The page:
SCIE opinion - 10 October 2011
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Mental health and employment in the social care sector
What's it like to have mental health issues and be in a job? As someone who has experienced mental health issues, and a manager, I have thought a great deal about the issue of employment and mental health.
I'm one of the lucky ones. That's because my work has been all about involving service users in the design and delivery of services and my experience of using services is seen as an asset. Also I've been reasonably stable for a long time as I do a lot to look after my well being.
However, I know that my experiences aren't always the norm. At SCIE, we have a new At a glance briefing, Research Briefing and Digital Report on these issues. They say that, among the working age population, nearly one in six people will be experiencing mental health problems such depression or anxiety. There are many figures I could dazzle you with, but here's another that is high up in our briefing: Only between 10% and 20% of people with severe mental health problems are estimated to be in paid employment.
So it's no surprise that mental health issues can lead to stigma. People feel that it's really hard to talk about mental health issues at work. One of the big issues that people, with mental health issues, have to deal with, is about “to tell or not to tell”.
I would say that it's really important to tell but only if you are confident that your manager will be supportive. Organisations, and managers, can't support employees unless they know that there's a problem; and what the problem is. There are all sorts of issues; for instance, what's a good time to disclose the information? How do you explain the gaps in employment on your CV? Then you may worry that you've left yourself vulnerable. In what is likely to be a more competitive workplace, it's very difficult to disclose this information unless you can trust your manager.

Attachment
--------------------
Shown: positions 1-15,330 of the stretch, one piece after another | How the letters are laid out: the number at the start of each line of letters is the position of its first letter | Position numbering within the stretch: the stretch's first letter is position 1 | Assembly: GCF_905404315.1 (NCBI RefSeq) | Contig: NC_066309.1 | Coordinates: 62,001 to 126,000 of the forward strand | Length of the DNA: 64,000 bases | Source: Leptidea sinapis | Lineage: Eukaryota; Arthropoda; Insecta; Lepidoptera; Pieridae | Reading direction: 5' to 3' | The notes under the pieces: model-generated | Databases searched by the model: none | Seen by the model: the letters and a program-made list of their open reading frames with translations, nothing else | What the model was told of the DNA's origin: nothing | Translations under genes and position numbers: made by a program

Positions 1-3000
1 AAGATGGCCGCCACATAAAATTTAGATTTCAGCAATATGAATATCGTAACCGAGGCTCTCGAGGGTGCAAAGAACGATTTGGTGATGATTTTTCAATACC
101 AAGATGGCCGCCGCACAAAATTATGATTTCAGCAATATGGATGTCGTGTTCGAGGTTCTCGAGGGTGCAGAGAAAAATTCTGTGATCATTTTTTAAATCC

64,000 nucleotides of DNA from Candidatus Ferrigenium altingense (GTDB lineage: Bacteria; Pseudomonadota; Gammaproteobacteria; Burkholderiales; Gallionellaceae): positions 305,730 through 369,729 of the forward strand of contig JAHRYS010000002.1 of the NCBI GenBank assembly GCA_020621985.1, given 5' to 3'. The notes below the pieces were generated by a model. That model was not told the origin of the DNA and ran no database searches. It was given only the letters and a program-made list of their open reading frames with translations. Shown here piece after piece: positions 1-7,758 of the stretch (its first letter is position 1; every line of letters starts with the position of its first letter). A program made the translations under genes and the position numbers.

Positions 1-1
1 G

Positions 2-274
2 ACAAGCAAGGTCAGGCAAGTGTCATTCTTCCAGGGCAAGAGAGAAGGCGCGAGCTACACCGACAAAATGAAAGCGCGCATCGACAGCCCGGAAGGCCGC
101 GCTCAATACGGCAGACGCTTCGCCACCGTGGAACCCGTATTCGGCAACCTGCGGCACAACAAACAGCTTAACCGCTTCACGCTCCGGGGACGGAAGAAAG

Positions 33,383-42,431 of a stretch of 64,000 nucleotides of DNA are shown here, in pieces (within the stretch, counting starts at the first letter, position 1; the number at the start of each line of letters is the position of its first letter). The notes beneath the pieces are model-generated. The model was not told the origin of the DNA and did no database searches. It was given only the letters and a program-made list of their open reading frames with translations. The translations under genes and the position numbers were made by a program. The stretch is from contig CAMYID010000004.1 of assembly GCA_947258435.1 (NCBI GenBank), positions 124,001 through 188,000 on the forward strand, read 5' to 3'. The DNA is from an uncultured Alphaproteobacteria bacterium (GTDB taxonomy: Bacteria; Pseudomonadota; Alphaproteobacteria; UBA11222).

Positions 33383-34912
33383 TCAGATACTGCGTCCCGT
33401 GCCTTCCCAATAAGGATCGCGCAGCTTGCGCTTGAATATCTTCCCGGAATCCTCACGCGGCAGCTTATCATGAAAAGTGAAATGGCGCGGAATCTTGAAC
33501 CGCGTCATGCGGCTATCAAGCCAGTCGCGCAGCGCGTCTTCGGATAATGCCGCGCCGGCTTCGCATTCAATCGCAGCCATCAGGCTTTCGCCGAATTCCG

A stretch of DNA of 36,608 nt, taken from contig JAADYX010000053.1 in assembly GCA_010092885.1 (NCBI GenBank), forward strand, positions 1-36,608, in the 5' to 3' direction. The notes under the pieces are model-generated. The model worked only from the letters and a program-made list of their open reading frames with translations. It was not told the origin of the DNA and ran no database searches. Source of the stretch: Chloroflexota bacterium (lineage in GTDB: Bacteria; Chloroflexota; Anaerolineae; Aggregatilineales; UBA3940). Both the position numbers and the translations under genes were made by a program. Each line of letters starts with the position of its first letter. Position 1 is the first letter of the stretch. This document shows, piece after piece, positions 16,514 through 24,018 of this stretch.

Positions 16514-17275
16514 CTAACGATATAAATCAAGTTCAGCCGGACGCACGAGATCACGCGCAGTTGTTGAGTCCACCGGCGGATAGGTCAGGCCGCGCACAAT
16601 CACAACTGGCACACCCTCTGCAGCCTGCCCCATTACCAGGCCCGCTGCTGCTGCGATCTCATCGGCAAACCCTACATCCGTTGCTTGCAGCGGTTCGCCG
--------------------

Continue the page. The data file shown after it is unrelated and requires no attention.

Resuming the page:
The challenge for managers is to create a culture at work, where employees feel it's OK to talk about work-related stress and mental health issues. Then there are lots of quite simple helpful things that managers can do, with a bit of training and confidence, to support you so that you can work and contribute. See Pete talk about this issue on a video opinion (vlog).
The new resources are aimed primarily at the social care sector. It's a major source of employment in England. One suggestion is that it's important to recognise the very early signs of mental health problems at work. It's also key to know that information is available on a range of professional support and treatments. People who have experienced mental health issues really have something to contribute to the workplace. The risk for organisations if they don't have the right policies in place is that they miss out of skills and talent of mental health users.
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